In the chaos accompanying the start of the academic year (not to mention the recent uproar over the shutdown of our federal government), you may have missed the news that the Intergovernmental Panel on Climate Change (IPCC) just released its 2013 assessment report on—you guessed right—climate change.
The report is essentially a condensed version of all the significant climate science research that’s been published in the past few years, and an updated one is released every five to seven years. It’s meant to provide apolitical recommendations that set a baseline for decision-making on climate change.
Created in 1988, the IPCC is a collection of the world’s leading climate scientists who also have the power to act as delegates for their respective governments. As neither a solely scientific nor political body, the IPCC does not conduct original studies, but instead evaluates recent climate research and digests it into one very long report, the first of which was released in 1990.
In the 2013 report, a new line has been drawn in the proverbial sand.
For the first time, the IPCC has established what I’m terming a “carbon ceiling.” Basically, it’s the upper limit on how much total carbon can be released into the atmosphere without triggering the most dangerous effects of climate change.
This limit—according to the 2013 report—is around one trillion metric tons of carbon.
The trillion-ton limit on CO2 emissions keeps global temperatures from increasing beyond the established benchmark of 3.6°F (2°C).
To go beyond that, researchers say, would be to invite changes that would increasingly threaten the safety of society and the natural processes it depends on.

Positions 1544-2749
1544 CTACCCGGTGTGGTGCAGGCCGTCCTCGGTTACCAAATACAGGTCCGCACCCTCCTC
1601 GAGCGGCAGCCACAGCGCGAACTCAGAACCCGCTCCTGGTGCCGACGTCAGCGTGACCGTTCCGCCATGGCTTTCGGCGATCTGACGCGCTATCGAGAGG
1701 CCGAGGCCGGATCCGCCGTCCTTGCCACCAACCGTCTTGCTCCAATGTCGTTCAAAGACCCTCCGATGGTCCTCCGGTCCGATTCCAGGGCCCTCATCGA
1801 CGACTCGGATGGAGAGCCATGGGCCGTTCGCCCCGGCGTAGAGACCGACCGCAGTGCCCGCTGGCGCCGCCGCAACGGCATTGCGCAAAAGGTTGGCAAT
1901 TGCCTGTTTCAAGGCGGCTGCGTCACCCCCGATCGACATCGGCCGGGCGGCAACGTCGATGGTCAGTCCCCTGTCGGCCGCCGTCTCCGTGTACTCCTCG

One of the most important things to know about environmental science is that very few things happen on a gradient. Basically, you can have cause X and effect Y, but increasing X tenfold won’t necessarily increase Y tenfold. In fact, increasing X tenfold might not show you any Y at all. However, if you increase X fiftyfold or a hundredfold, you might see increases in Y on the scale of thousands or more. And even if you stop increasing X or even remove it completely, increases in Y might just keep going once that tipping point is reached.
This phenomenon can be seen from glacial melting to desertification to greenhouse gas driven-warming and beyond.
For example: climate skeptics often point to the slowdown in global temperature change over the past fifteen years as evidence that climate change has stopped.
This, however, doesn’t account for the abilities of oceans and glaciers to absorb heat energy up to a certain point.
Beyond that point, though, the effects of absorbing all that heat will become eminently clear.
About half a trillion tons of carbon have been released into the atmosphere since the late 19th century. In some ways, this is good news.
We haven’t hit the tipping point yet, and there’s still time to change our trajectory.
But let’s not get too comfortable. If we (speaking globally, since most new emissions come from developing nations that rely largely on coal power) stick to our current rates of energy consumption, we’re set to hit the trillion-ton mark around 2040.
By that time, current Bowdoin students will be between the ages of 45 and 50, slightly younger than most of our parents are right now.
It’s interesting to note that the earth’s crust still contains an estimated three trillion tons of carbon-rich fuels.
If we’re to observe the trillion-ton limit, most of these reserves will have to either remain untapped or be harnessed in a way that does emit greenhouse gases or other pollutants.
From the right point of view, this situation can be seen as a gateway to revolutionary technological innovations in renewable energy production, greenhouse gas sequestration or (hopefully) both.
The 2013 IPCC report includes very little in the way of new discoveries.
The authors simply note that, as opposed to being 90 percent confident in human-caused climate change in 2007, they are now 95 percent confident.
If this can’t end the so-called “climate debate” and usher us into an era of groundbreaking new green technologies, I don’t know what will.
After all, there are no 100 percent guarantees in science, and we probably aren’t going to get much closer.